A discusion of the ideas of transcendentalists

Transcendentalism was a literary and philosophical movement of 19th century. The movement began in United States.

A discusion of the ideas of transcendentalists

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Transcendentalism was a spiritual and artistic renaissance that took place in the United States from roughly Spiritual Individualism Transcendentalism was founded on the idea that governments and organized religious institutions corrupted the purity of the individual spirit.

A Unitarian-based rebellion against the strict New England Calvinism that preceded it -- which believed human nature to be inherently depraved -- transcendentalists argued that people are closest to God when they are self-reliant and thinking and behaving independently.

A discusion of the ideas of transcendentalists

In his Harvard dissertation, "The American Scholar," Ralph Waldo Emerson wrote, "We will walk on our own feet; we will work with our own hands; we will speak our own minds A nation of men will for the first time exist, because each believes himself inspired by the Divine Soul which also inspires all men.

Transcendentalists believed that the entire universe is a duplicate of the individual self, and therefore knowledge of the outside universe could only be ascertained through intimate self-examination.

Instead of looking to life experiences for knowledge, Transcendentalists sought enlightenment from what they believed to be an intrinsic inner connection to God, the rest of the world and the entire universe.

The wind sows the seed; the sun evaporates the sea; the wind blows the vapor to the field; the ice, on the other side of the planet, condenses rain on this; the rain feeds the plant; the plant feeds the animal; and thus the endless circulations of the divine charity nourish man.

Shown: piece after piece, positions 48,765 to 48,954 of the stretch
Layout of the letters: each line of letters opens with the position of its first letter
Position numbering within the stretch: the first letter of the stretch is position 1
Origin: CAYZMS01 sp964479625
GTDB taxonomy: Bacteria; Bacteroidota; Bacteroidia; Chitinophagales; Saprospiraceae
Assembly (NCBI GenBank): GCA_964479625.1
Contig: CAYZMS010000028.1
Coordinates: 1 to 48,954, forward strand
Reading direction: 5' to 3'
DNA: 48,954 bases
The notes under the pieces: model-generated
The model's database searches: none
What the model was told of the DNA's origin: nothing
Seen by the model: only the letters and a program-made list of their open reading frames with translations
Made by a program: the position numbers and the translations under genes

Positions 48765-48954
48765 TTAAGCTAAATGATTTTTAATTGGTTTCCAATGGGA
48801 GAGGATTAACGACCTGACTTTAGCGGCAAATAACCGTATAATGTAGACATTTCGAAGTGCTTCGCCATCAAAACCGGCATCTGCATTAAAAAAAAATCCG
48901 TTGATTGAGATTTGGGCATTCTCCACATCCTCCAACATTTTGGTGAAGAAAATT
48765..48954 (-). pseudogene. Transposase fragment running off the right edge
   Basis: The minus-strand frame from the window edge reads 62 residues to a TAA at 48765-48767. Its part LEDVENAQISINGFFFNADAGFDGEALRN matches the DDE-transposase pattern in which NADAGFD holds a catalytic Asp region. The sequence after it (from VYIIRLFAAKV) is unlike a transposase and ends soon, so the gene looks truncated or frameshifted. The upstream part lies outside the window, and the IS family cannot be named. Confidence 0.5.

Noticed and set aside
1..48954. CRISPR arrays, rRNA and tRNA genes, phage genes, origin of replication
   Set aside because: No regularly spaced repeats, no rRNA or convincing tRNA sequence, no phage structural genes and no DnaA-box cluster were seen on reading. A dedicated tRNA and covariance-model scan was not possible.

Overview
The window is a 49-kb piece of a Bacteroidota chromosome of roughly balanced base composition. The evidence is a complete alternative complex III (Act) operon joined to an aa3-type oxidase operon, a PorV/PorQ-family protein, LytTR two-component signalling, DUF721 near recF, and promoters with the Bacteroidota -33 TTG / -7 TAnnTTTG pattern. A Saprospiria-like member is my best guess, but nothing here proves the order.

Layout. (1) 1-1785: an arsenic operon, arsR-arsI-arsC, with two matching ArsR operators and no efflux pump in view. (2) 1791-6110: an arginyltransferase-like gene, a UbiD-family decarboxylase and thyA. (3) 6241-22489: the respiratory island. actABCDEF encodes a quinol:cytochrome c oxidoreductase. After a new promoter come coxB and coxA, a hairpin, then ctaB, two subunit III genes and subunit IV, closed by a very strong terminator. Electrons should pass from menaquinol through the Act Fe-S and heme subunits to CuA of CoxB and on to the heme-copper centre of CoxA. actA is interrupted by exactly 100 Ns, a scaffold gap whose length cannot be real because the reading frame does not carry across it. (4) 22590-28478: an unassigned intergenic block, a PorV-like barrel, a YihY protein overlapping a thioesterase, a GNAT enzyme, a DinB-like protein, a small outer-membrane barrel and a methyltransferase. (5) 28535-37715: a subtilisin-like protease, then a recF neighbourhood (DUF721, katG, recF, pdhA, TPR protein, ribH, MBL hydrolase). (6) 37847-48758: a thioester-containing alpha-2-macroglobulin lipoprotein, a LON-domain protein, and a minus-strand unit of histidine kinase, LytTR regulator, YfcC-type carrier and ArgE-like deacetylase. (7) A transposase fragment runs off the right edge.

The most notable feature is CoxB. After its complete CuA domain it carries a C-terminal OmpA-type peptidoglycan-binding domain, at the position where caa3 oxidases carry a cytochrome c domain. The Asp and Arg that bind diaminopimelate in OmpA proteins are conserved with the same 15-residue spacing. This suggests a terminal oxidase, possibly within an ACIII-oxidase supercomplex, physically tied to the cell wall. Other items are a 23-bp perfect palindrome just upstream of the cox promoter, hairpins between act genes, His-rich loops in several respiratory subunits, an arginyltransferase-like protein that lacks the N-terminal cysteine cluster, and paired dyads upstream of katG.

In his landmark metaphysical dissertation "Critique of Pure Reason," Kant writes that external matter and circumstances have a direct correlation to internal perception. The external world, he theorized, provides the things we sense, but the manner in which we process and sense them gives the world order.Transcendentalism Discussion Questions 1.

What is transcendentalism and how do we understand it? 2. Why would Transcendentalism be formed best in America and not other places? 3. Alcott tried to make a community of Transcendentalists who all lived on a farm together, but it failed because they were unprepared for maintaining the ideal life they.

The Transcendentalists were, however, also writers, lecturers, and philosophers whose ideas and values permeated and attempted to change the cultural landscape of nineteenth-century America.

A discusion of the ideas of transcendentalists

As one examines this movement for its creativity and its limitations throughout the nineteenth century, it is important to keep in mind the ways in which. Almost all transcendentalists, among them Ralph Walso Emerson, Henry David Thoreau, Margaret Fuller, Elizabeth Peabody, and Amos Bronson Alcott, were, at one time or another, teachers.

Their teaching experiences provided them with hands-on knowledge about the problems of the American education, and gave them a basis for seeking solutions to those problems. Transcendentalists believed that people and nature were linked and that divine secrets could be revealed in natural observation.

Transcendentalism was a spiritual and artistic renaissance that took place in the United States from roughly Dec 04,  · What are some transcendentalist ideas please list? Follow. 1 answer 1. Report Abuse.

Major ideas of transcendentalism

Are you sure you want to delete this answer? Another way to look at the Transcendentalists is to see them as a generation of people struggling to define spirituality and religion (our words, not necessarily theirs) in a way that took into Status: Resolved. Transcendentalism is an American literary, political, and philosophical movement of the early nineteenth century, centered around Ralph Waldo Emerson.

Other important transcendentalists were Henry David Thoreau, Margaret Fuller, Amos Bronson Alcott, Frederic Henry Hedge, and Theodore Parker.

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